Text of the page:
The Queens Museum presents the eighth Queens International. Since its inauguration in 2002, this biennial exhibition has highlighted the contemporary cultural production of Queens communities in formats driven by the artists represented, the perspectives of its curators, and current social and cultural issues. QI 2018, titled Volumes, follows in this tradition, and for the first time includes a partnership with the Queens Library. Queens International 2018: Volumes offers a unique opportunity to address the relationship between two closely connected public organizations. While they employ different methods and have inherited different histories, both are ever-evolving in response to the community, emergent technologies, and cultural shifts.
QI 2018: Volumes departs from the notion that whether libraries and museums feel static or active we wander and chart our own paths through them—spatially, temporally, and even virtually. The word volumes encompasses many historical and current meanings in this context. Stemming from the Latin volumenus, in 13th century France, volume referred to a scroll of writing on parchment or something that is rolled or turned. In 16th century England, the word came to mean “quantity” and “a book forming part of a set.” Between the 18th and the 21st centuries, volume acquired its relationship to degrees of sound, physical dimensions, and units of data storage. With QI 2018 we also encourage poetic readings of volumes in relation to plurality, materiality, and space, especially the turns we can take through it.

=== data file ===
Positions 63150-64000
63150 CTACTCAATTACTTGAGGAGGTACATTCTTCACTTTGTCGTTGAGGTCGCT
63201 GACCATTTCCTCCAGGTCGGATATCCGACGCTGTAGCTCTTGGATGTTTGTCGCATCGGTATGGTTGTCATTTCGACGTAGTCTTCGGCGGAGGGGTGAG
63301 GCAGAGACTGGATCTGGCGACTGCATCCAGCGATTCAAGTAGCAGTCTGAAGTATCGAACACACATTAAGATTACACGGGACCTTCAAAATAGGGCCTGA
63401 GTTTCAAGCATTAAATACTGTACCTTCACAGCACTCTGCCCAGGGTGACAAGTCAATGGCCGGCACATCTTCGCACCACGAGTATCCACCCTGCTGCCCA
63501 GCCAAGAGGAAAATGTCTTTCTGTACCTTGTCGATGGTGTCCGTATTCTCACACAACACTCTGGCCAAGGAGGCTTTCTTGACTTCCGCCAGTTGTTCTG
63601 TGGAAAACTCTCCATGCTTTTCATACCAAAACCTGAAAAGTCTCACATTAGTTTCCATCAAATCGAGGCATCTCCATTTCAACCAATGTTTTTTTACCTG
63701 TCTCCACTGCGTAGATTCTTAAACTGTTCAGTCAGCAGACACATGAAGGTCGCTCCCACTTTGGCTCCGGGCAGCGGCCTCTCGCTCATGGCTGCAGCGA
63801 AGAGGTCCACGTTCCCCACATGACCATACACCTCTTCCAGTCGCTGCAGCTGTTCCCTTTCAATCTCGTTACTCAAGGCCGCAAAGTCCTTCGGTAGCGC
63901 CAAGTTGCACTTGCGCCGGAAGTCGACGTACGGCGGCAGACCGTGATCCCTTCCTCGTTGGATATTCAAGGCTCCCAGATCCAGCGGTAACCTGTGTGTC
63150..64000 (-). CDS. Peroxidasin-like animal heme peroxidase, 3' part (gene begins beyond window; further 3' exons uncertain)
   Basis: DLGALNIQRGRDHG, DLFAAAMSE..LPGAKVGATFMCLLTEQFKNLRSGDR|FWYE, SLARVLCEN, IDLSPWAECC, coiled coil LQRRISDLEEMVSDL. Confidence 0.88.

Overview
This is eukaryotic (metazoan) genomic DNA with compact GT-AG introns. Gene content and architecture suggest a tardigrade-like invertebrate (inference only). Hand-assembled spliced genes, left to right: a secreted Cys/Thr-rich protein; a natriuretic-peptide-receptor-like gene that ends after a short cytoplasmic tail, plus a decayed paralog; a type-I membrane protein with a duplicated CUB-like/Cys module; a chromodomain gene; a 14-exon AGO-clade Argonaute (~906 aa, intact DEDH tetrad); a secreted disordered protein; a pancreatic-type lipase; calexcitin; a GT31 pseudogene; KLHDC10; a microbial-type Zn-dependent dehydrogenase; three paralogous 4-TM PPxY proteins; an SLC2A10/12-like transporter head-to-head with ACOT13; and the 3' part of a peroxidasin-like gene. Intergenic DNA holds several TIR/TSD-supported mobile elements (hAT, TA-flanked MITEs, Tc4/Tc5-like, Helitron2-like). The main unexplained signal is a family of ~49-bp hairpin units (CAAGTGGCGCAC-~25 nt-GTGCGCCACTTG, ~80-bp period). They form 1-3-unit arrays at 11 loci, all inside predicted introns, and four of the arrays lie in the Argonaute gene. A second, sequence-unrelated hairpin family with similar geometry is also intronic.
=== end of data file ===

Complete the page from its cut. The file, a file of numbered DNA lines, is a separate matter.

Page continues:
QI 2018 artists represent a dialog among Queens-connected producers of several generations, including for the first time artists who have exhibited in earlier Internationals. The artists’ works respond to sites throughout the entire museum and select Queens Library branches. They question and expand systems of knowledge production using both analog and digital strategies. They rethink histories and policies through embodied experience, redemptive archives, subjective abstractions, and intangible architectures. Via these methods, they explore the potential for a nonlinear progression of time and correspondingly, a fluid approach to space. <Queens International 2018>